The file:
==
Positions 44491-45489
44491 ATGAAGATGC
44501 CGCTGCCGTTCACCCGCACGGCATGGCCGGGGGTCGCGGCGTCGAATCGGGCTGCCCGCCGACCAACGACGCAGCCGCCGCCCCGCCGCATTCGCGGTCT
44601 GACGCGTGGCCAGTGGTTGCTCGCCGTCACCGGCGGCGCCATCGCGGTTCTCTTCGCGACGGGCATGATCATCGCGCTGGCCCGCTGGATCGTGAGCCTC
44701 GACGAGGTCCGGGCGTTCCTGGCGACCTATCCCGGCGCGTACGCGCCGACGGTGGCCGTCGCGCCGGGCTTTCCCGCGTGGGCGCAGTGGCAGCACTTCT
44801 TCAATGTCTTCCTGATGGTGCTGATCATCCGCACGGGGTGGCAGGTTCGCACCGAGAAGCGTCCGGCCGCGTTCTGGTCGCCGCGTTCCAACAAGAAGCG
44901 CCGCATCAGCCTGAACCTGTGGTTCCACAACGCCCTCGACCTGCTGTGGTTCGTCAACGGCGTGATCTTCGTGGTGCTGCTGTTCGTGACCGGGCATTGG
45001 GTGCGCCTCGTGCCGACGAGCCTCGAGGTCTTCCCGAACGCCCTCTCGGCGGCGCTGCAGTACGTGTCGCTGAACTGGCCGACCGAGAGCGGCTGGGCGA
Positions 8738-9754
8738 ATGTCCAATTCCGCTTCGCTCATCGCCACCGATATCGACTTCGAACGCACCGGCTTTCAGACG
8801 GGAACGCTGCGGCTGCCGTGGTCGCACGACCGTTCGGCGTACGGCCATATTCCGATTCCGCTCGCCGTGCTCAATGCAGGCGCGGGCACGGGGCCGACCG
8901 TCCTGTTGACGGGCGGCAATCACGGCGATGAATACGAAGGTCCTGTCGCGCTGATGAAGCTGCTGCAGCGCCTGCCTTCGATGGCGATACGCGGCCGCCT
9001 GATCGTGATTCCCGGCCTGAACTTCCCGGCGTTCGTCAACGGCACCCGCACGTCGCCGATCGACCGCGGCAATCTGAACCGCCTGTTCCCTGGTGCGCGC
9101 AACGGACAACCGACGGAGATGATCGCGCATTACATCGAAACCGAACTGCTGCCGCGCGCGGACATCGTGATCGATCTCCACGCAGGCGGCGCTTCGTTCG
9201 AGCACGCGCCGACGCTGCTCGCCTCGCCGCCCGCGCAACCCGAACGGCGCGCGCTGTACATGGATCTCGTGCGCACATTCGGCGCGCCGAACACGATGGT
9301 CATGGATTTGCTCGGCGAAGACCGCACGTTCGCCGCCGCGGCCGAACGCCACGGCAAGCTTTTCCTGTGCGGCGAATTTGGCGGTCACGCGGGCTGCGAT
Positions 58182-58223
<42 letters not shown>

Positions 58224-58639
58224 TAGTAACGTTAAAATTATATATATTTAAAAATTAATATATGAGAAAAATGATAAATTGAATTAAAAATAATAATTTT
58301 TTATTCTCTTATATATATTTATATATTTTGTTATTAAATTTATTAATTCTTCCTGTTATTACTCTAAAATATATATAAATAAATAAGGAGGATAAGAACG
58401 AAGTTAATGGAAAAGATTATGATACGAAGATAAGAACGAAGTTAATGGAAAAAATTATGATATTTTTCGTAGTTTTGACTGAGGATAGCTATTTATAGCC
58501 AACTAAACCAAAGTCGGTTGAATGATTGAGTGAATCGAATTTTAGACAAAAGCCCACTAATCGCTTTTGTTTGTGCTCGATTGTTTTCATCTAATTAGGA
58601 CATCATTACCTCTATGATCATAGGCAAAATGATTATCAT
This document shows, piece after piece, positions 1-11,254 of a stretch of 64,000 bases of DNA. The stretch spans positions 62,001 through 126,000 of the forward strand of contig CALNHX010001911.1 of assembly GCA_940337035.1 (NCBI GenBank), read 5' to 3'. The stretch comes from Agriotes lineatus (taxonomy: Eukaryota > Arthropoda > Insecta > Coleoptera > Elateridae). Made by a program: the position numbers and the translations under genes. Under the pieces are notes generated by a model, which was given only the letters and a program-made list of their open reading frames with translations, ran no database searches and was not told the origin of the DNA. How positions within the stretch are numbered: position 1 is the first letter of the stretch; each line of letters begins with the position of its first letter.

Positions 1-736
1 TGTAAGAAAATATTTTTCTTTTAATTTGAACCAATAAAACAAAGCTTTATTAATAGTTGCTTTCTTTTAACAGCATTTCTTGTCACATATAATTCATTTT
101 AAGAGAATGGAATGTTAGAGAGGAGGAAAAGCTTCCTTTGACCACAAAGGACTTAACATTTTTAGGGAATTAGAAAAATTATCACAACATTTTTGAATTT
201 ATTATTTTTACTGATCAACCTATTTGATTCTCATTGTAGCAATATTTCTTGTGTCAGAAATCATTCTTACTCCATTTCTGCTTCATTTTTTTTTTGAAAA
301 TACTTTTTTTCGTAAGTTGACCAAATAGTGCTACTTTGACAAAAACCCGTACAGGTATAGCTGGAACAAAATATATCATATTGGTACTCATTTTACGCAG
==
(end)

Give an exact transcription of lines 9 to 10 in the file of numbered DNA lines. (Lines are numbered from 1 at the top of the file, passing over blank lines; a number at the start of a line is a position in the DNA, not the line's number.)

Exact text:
Positions 8738-9754
8738 ATGTCCAATTCCGCTTCGCTCATCGCCACCGATATCGACTTCGAACGCACCGGCTTTCAGACG